George Washington Papers

General Orders, 17 October 1776

General Orders

Head Quarters, Harlem Heights, Octobr 17th 1776

Parole: .Countersign:

There are a number of priming-Wires and Brushes in the Commissary’s Store, near Genl Spencer’s Quarters, and at Kingsbridge; in the latter a number of Pouches, which are to be distributed among the Brigades. The Brigadiers are desired to send to those places, where they may receive priming-Wires and Brushes; the Pouches are to be divided, and each Brigadier is to send for his proportion, as soon as possible and have them filled with spare Cartridges.

As the Movements of the Enemy make an Alteration of our position necessary, and some regiments are to move towards them, the commanding and the other Officers of regiments, are to see the following Orders punctually executed.

The Tents are to be struck, and carefully rolled, the men to take the Tent poles in their hands—two Men out of a Company with a careful Subaltern, to go with the Baggage, and not leave it on any pretence—No Packs (unless of Sick Men) Chairs, Tables, Benches or heavy lumber, to be put on the Waggons—No person, unless unable to walk, is to presume to get upon them—The Waggons to move forward before the regiments, the Quarter Master having first informed himself from the Brigadier, or Brigade Major, where they are to pitch—Every Regiment under marching orders, to see they have their Flints & Ammunition in good order and complete.

Lieut. Nevins of Col. Tylers regiment is to do the duty of Captain, in the room of Major Chipman lately promoted.1

Daniel Lyman Esqr: is appointed Major of Brigade, to Genl Fellows, and is to be respected accordingly.2

A General Court Martial whereof Col. Ewing was President, having convicted Lieut: Pope of the Rangers, of the scandalous Crime of “Conniving at plundering—contrary to frequent and express orders,” and sentenced him to be cashiered; The General approves the sentence, and he is accordingly cashiered. The same Court having convicted Corporal Geo. Wilson of “plundering Mr Bushey’s House at Harlem”—and sentenced him to receive 39 Lashes—The General approves the sentence, and orders it to be executed to morrow on the parade, before the Guards march off—The Provost Marshal to see it done.3

Col. Weedon’s and Col. Reed’s Regiments to join Lord Stirling’s Brigade immediately.

Major Parker of Genl Heard’s Brigade to attend the Works, and be execused other duty.4

Varick transcript, DLC:GW.

1David Nevins (1747–1838) of Norwich, Conn., who had served as an ensign in the 6th Connecticut Regiment during 1775, was appointed a first lieutenant in the 10th Continental Regiment on 1 Jan. 1776.

2Daniel Lyman (1756–1830) of Durham, Conn., who had left Yale College during the Lexington alarm in April 1775 to join Benedict Arnold’s New Haven Volunteers, returned to Yale earlier this year and finished his degree before this day’s appointment as brigade major. In the spring of 1777 Lyman was commissioned a captain in Col. William Lee’s Additional Continental Regiment, and in May 1778 he became an aide-de-camp to General Heath, in which capacity he served until the end of the war. In 1790 GW appointed Lyman surveyor and inspector for the port of Newport, and from 1812 to 1816 he was chief justice of the Rhode Island supreme court.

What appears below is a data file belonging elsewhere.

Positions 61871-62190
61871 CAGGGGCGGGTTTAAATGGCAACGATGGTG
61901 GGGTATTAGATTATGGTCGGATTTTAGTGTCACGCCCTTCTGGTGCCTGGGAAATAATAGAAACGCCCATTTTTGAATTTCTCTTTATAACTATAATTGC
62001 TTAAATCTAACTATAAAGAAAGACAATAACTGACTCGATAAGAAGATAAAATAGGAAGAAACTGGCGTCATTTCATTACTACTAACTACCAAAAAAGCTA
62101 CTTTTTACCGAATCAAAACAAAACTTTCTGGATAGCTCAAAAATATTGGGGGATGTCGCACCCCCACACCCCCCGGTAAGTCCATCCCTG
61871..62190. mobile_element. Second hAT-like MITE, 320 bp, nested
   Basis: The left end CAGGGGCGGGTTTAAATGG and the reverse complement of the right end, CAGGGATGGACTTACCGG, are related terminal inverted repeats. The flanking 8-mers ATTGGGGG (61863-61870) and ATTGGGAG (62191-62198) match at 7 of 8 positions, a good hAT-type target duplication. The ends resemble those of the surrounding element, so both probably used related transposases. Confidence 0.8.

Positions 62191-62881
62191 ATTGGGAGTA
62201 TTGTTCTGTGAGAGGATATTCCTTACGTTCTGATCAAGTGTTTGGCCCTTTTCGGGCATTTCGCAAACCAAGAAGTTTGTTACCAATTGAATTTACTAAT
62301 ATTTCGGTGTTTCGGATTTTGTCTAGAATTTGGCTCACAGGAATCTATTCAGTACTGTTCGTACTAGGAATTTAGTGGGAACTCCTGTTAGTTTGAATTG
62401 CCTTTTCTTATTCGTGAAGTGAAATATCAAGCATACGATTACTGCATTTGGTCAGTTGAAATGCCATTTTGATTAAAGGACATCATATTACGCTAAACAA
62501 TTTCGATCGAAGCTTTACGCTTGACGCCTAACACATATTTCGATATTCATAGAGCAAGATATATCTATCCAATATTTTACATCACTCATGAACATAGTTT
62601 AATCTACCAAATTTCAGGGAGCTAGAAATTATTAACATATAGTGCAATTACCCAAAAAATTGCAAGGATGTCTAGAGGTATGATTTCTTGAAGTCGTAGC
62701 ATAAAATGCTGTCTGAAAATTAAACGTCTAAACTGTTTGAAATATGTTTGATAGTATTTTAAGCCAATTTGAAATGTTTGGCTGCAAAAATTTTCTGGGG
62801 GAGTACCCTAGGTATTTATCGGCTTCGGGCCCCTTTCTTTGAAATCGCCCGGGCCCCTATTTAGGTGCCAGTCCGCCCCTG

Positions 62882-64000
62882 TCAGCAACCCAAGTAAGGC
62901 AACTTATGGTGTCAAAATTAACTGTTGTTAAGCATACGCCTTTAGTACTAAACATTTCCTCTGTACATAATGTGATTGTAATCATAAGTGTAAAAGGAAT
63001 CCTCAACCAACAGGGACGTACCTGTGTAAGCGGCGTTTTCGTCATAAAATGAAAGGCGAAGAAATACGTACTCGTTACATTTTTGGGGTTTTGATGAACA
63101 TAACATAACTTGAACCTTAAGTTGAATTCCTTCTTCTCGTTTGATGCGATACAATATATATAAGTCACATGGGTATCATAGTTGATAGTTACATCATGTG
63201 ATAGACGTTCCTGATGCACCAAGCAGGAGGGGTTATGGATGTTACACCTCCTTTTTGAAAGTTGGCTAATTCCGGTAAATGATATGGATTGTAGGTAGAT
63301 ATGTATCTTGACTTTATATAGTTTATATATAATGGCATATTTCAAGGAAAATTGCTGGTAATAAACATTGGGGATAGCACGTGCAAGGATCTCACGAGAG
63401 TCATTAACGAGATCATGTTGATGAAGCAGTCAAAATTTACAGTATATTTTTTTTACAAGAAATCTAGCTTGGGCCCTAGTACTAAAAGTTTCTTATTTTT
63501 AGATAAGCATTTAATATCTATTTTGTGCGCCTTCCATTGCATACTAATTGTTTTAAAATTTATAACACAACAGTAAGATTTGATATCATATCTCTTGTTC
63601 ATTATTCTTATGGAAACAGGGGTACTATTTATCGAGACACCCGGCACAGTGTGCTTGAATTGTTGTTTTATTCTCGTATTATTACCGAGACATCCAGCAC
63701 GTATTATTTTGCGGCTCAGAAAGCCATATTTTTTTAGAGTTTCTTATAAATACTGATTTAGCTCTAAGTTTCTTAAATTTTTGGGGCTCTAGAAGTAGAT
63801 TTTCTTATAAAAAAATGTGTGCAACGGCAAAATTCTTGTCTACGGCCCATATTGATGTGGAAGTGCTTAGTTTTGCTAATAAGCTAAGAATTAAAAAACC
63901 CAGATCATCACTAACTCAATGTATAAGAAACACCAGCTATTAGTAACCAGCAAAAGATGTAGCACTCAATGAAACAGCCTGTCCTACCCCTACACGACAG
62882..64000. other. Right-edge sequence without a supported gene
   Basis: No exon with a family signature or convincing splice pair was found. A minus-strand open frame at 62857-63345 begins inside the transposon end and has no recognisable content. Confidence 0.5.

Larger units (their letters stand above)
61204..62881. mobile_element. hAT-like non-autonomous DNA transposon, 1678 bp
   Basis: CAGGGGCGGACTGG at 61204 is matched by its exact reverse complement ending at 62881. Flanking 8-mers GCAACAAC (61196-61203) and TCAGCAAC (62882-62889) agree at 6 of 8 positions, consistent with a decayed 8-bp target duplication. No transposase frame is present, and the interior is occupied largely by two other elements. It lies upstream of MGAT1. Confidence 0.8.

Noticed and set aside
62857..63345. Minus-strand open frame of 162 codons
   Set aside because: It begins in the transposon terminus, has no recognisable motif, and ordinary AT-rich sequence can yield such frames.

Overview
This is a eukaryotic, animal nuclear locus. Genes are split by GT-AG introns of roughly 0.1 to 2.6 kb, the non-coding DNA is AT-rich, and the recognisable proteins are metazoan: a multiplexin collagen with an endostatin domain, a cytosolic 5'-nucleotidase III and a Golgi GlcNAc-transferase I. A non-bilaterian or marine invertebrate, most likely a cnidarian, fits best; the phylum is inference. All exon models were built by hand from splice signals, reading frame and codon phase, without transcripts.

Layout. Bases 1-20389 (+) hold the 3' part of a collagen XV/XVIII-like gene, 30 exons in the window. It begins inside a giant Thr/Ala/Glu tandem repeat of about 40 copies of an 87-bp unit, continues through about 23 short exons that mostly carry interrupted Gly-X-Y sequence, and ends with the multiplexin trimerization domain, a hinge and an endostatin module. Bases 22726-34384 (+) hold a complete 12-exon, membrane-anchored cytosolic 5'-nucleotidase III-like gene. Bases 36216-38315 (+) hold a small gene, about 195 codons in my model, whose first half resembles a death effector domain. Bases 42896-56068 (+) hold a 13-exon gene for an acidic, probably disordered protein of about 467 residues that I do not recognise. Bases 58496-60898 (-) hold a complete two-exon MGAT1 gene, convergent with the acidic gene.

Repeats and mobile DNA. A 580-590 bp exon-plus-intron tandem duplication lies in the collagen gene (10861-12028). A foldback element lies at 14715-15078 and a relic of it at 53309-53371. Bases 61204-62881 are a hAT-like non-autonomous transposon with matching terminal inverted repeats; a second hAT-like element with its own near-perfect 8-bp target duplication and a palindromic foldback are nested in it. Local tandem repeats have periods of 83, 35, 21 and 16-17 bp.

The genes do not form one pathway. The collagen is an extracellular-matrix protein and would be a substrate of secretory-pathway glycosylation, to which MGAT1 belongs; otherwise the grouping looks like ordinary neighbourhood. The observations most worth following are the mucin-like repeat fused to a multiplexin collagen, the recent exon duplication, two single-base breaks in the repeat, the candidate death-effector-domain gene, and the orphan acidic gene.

3The copyist inadvertently wrote “Pove” on the manuscript. Jacob Pope of Massachusetts, a second lieutenant in the 21st Continental Regiment who had been detached to the corps of rangers commanded by Maj. Andrew Colburn, was tried on 15 October. At the trial John Bushing testified: “My House is down by the 8 Mile Stone [on the post road]. The Day after the Army retreated from [New] York, I left the House & left most of our articles in the House. I heard that the Rangers had a Number of Things & apply’d to Lieut. Pope to get them. Lieut. Pope appeared quite willing to have the men searched. I found an old Chest, 20 lb. yarn, a Pot, an Ax & two or three other Trifles in the Quarters of the Men. I took them away without opposition. Lieut. Pope told me he had taken a Gun out of the House, but told me I should not have it unless I gave him five Dollars or got an Order for it from the General. I accordingly got an Order & then Lieut. Pope told me he had sent the Gun beyond Kingsbridge & gave me an Order to get it. Lieut. Pope appear’d quite willing to have me take away every Thing I found, except, the Gun, which he made no Difficulty about, after I had the General’s Order.”

Capt. Lemuel Holmes of the rangers testified that Pope had removed the articles from the house to “save them for the Owners or the Continent,” and they subsquently had been inventoried and sent to headquarters. Holmes added, however, that “Lieut. Pope shewed me a Gun & said he thought that was his Property.” Both a sergeant and Adj. Thomas U. Fosdick then testified that Pope paid $5 to Corp. George Wilson for a coat and jacket that had been taken from Bushing’s house. Pope admitted buying a coat from Wilson, but he denied knowing it was plunder. After the court found Pope “guilty of Conniving at plundering,” it proceeded that same day to try Wilson who pleaded guilty to the charge against him. The court not only sentenced him “to be whipped thirty nine Lashes” but also “in future that he do Duty as a Private Centinel” (see the court-martial proceedings, 16 Oct., DLC:GW).

4Samuel Franklin Parker (1745–1779) was appointed a captain in Col. David Forman’s regiment of New Jersey militia levies on 14 June 1776, and he became major of the regiment on 10 July.

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